Tuesday, March 23, 2010

Maine Guide - Lost Person

Some of you may have noticed that my blogger profile has read “Future Maine Guide” as my profession for well over a year. This was done, in part, to motivate me to begin the preparations required to work toward my Maine Guiding Certification. After many years of dragging my feet, I have finally managed to make the commitment to getting certified as a Registered Maine Guide. Last week, I took a vacation day and drove to the Red Cross headquarters in Portland, where I completed the required first aid credentials. While there, for the fun of it, I also received a refresher on my infant and adult CPR rating. While not required for the Maine Guide registration, I thought it was a valuable skill set to know (especially with two active little ones). This small initial step, allowed me to complete the short two page “Maine Guide Application” document that I immediately submitted to IFW to get my testing date organized.

For those of you who are unfamiliar with the process of becoming a Maine Guide, it starts with a battery of oral and written testing. The oral test, done before a small group of Master Maine Guides, is the most difficult part of the testing equation. These experts question candidates on a variety of woods and waters related scenarios in order to judge their ability to safely and effectively guide in the state. Two distinct sections highlight the oral exam. The first is navigation and the second is the lost person scenario. Failure to perform to high standards on either of these portions will result in immediate disqualification and the candidate must reschedule. Bye, bye thanks for playing but please move to the end of the line.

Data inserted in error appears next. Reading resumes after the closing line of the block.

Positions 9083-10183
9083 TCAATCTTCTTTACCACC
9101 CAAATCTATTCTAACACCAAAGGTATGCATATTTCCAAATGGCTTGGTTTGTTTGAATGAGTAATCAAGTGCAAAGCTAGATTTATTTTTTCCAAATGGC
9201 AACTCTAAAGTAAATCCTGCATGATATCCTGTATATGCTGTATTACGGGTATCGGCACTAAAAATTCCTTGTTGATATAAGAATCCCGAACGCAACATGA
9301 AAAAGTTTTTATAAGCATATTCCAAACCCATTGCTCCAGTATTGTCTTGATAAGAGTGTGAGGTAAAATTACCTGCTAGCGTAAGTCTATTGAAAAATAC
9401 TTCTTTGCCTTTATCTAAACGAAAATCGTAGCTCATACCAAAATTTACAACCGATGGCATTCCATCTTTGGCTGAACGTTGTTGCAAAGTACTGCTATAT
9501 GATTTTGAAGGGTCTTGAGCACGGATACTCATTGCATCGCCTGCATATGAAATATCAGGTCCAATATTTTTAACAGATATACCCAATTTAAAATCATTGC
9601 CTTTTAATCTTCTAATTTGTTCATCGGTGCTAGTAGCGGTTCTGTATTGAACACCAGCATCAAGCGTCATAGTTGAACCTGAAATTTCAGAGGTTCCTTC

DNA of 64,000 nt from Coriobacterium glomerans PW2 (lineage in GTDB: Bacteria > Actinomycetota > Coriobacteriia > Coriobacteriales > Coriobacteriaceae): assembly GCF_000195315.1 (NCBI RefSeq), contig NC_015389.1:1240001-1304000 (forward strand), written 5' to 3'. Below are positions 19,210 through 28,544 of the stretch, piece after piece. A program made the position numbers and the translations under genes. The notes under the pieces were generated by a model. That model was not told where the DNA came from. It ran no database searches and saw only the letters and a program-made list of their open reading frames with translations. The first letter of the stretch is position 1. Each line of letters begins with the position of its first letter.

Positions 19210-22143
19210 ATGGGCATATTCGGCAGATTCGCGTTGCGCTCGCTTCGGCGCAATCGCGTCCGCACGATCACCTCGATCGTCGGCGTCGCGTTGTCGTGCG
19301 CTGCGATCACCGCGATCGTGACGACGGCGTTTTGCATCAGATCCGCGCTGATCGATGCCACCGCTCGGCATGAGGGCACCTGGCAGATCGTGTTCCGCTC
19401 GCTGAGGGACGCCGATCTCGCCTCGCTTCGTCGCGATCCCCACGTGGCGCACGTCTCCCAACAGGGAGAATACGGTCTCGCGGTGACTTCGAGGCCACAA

With my application now kicking around in the inbox at IFW I am now growing increasingly “anxious”. In an attempt to quell my anxiety, I spent about two hours last night pouring over several dozen pages of notes, comments, and suggestions that were provided to me by others “guiding” family members. This review was followed by a 50 minute telephone conversation with the old man who provided me with even greater insight on the lost person scenario and specifically what I should be expected to receive for questions. See Dad received his Maine Guide endorsement a few months ago and I am fortunate to have his experience in that endeavor working on my side.

I suppose I am beginning to feel more comfortable with the process and have reorganized some of his notes into a format that fits more with my minds eye. This entailed transferring most of this hand written notes to my Black Berry and greatly shortening some of the dialog to simple reminders.

Well better get back to studying, as according to IFW I may only have a month or so left before I get my test date! Wish me luck!


  1. Good luck and I hope to hear the final results.

  2. Sounds like you are on your way! Good Luck to you and best wishes for the highest scores!

  3. Keep plugging away! The more you study, the better prepared you will be when they get to you!

    Good Luck!

  4. Thanks all! I will drop updates as I move through the process. Have also had a number of questions offline on what it "means" to be a Maine Guide and what the value is in holding the credentials. Will certainly add a post offering some explanation.

  5. Really glad to have stumbled on your page. I'm currently in the process of training as a guide and outdoor educator and the studying process for the Maine guide exam is certainly overwhelming. I'll definitely be reading through your updates for insight along the way.

    1. Hi Chris, Glad you enjoy the blog! Good luck on the Maine Guide test! The test is a lot of studying but in the end it is a fantastic accomplishment! Please keep me posted on your progress.


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